When to Use Digital Embossing
When is Scodix/3dUV™ the better choice for a marketer’s project? There are a variety of factors to consider. If the marketer is trying to replicate blind embossing, they will want to go with blind embossing. But digital embossing offers effects not possible with any other process. It can also create cost efficiencies for short-run projects not possible in a traditional environment.
“You might be talking to an executive who says, ‘I want an impressive business card. What I have in mind is a full-color logo, blind embossed, and I want it glossy. I want a matte card stock, but I want to blind emboss the logo, and I want to hit it with a gloss foil so it really pops,’” says Gray. “Blind embossing, foil stamping, and printing are all different press operations, which creates three possibilities for getting out of register. Plus the client has the cost of the dies for the blind emboss and the foil stamping. At the end of the day, you’ve spent $300 – $500 getting the job set up. We can simulate all of these process with a single 3dUV treatment.”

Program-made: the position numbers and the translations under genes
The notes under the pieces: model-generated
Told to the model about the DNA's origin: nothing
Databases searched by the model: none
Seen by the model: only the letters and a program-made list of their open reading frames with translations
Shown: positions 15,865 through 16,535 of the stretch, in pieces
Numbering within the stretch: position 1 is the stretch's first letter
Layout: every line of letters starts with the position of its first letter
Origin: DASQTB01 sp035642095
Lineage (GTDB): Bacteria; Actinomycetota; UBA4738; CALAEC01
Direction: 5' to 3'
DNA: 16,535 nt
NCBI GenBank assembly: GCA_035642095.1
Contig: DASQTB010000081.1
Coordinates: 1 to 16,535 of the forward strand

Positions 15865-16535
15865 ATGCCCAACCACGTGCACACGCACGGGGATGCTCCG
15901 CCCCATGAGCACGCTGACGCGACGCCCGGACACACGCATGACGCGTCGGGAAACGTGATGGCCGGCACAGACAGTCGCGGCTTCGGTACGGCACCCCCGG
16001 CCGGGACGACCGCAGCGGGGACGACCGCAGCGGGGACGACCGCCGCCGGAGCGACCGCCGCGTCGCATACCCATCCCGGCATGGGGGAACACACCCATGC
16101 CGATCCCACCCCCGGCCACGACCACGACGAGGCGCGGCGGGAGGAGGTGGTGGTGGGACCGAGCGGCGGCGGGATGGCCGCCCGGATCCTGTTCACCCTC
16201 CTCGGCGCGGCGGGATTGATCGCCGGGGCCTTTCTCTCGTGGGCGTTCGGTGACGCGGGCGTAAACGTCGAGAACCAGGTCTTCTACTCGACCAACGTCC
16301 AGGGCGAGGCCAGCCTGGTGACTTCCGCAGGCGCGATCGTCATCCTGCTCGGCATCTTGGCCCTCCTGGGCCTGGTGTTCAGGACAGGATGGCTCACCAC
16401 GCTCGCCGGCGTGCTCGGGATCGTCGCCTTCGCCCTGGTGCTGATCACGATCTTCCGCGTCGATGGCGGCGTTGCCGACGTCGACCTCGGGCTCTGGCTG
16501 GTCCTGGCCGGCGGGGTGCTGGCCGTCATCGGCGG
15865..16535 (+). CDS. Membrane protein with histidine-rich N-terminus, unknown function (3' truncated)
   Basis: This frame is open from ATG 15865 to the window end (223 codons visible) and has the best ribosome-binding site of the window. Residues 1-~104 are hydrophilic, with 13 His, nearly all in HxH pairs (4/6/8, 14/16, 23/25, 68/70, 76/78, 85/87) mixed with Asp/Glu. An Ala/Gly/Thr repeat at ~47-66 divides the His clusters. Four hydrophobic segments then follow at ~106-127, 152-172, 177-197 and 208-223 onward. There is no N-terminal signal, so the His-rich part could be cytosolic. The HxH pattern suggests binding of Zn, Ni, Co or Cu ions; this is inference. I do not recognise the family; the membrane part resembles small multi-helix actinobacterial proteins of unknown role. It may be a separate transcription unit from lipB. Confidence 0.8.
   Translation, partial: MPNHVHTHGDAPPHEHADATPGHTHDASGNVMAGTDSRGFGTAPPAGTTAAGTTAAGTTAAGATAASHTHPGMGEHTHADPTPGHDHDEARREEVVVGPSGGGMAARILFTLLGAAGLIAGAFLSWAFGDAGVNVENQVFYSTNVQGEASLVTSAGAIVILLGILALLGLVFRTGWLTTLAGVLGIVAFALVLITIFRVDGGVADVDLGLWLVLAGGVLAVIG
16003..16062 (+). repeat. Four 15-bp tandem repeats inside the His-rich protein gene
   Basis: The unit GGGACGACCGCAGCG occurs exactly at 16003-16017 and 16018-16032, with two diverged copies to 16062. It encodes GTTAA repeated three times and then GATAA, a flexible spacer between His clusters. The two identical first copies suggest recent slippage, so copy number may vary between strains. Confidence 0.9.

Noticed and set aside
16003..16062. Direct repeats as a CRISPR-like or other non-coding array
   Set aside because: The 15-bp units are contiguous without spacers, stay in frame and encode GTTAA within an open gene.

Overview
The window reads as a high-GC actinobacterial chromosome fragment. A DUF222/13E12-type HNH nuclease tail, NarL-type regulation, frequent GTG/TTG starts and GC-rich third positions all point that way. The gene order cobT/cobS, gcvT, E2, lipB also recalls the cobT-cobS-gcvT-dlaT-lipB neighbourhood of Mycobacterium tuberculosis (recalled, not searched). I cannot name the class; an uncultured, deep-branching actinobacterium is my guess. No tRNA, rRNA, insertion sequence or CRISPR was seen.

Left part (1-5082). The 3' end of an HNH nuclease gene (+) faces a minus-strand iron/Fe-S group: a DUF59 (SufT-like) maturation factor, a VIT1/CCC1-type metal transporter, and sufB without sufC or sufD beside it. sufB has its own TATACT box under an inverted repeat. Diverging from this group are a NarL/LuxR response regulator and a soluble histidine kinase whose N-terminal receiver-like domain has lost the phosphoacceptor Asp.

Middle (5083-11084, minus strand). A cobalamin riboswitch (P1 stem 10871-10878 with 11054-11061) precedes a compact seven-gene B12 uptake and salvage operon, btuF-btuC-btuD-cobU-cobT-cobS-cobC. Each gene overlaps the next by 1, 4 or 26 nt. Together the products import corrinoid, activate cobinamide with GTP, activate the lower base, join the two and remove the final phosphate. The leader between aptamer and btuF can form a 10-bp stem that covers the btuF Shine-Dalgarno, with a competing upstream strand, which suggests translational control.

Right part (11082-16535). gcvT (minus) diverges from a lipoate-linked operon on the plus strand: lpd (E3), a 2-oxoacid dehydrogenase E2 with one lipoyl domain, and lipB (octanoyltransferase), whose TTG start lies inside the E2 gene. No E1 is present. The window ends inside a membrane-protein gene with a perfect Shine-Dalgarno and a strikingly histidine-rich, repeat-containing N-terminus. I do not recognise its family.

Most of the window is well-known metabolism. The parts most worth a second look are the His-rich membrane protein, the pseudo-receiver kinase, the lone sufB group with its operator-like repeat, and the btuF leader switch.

Digital embossing also creates visual effects not possible with traditional embossing. This is because it is able to combine the raised texture of embossing with the high gloss of UV inks. For one client, AccuLink printed a black background on a white sheet, with a variety of colorful images knocked out. The sheet was then laminated, giving it a soft matte effect. Using 3dUV™, AccuLink applied digital embossing on top, making the colors underneath really pop. The contrast of the high-gloss, “embossed” images over the soft matte below was powerful.